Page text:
Climate Change and CEQA
“Climate Change and the California Environmental Quality Act” is a legal memo written by Planning and Conservation League Foundation attorney Dave Owen. It describes one method for assessing and limiting California’s contributions to climate change through the use of CEQA in “The Community Guide to CEQA,” Appendix A. Read the full memo (PDF).
(NOTE: The Community Guide is in process of update?)
CLIMATE CHANGE AND THE CALIFORNIA ENVIRONMENTAL QUALITY ACT FACT SHEET
By Dave Owen, Attorney
Primarily because of fossil-fuel combustion, atmospheric carbon dioxide (CO2) levels have risen dramatically in recent decades and are continuing to rise. CO2 creates a ‘greenhouse effect’ that lets light energy into the earth’s atmosphere while reducing the amount of reflected heat released.
Increased CO2 levels in the atmosphere have led to increased temperatures. These temperature increases will lead to undesirable environmental changes such as sea level rise, more frequent droughts and floods, and climate zone shifts to the north.
More specifically, scientists predict that unchecked climate change in California will cut water supplies, intensify heat waves, accelerate coastal erosion, degrade air quality, increase wildfires, and reduce wildlife habitat.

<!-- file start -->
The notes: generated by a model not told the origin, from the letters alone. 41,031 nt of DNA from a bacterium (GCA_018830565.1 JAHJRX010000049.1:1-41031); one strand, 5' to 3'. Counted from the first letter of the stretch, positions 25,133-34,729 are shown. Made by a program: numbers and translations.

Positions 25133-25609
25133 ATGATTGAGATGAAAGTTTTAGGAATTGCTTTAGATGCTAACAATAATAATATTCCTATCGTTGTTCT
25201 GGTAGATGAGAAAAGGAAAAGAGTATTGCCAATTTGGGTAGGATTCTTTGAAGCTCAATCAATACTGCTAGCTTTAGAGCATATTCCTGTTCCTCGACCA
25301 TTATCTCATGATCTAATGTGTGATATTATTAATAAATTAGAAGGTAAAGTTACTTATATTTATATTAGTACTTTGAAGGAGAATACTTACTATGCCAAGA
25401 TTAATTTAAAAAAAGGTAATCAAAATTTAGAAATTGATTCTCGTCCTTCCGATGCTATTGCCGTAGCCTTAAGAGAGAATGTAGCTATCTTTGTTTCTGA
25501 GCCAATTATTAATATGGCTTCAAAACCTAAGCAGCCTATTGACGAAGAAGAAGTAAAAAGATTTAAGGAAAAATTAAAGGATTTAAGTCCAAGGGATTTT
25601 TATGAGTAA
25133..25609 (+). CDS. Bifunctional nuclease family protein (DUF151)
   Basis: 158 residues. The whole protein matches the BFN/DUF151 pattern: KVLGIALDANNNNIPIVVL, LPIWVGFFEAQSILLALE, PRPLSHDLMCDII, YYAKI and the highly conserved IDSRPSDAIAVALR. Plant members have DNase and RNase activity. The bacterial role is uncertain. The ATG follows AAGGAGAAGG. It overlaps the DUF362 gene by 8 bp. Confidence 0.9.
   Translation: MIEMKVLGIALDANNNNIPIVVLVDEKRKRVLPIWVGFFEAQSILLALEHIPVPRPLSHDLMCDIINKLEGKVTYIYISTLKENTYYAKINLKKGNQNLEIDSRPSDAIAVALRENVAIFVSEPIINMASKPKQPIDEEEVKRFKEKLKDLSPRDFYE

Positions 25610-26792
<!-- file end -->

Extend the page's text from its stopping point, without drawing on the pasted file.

Impacts from anthropogenic-induced climate change threaten major ecological and economic systems for all Californians. California’s green-house gas (GHG) emissions exceed – by a wide margin – those of any other state except Texas and are on par with emission amounts of France and India. CA emission sources vary but are primarily from transportation (41%), electricity generation, and industrial operations.
In 2006, California led the way by passing the Global Warming Solutions Act of 2006 (AB 32) designed to cap California’s GHG emissions at 1990 levels by 2020.
The California Environmental Quality Act (CEQA) requires state and local agencies to identify their projects’ potential contribution to climate change and identify and adopt feasible measures to mitigate or avoid such contributions.
Agencies must consider and identify a project’s significant cumulative environmental impacts in an Environmental Impact Report (EIR) made available to the public. These cumulative environmental impacts include GHG emissions and climate change.
The aggregate environmental effects of greenhouse gas emissions are clearly significant. CEQA decisions addressing analogous environmental threats support treating contributions to GHG emissions as significant impacts.
On July 3, 2009 the Natural Resources Agency (Resources) released its CEQA Guideline amendments to address greenhouse gas emissions. The documents included in the release are a Notice of Proposed Action, Text of Proposed Guideline Amendments, and an Initial Statement of Reasons, all of which are available on the Resources CEQA website.
Read the full memo (PDF).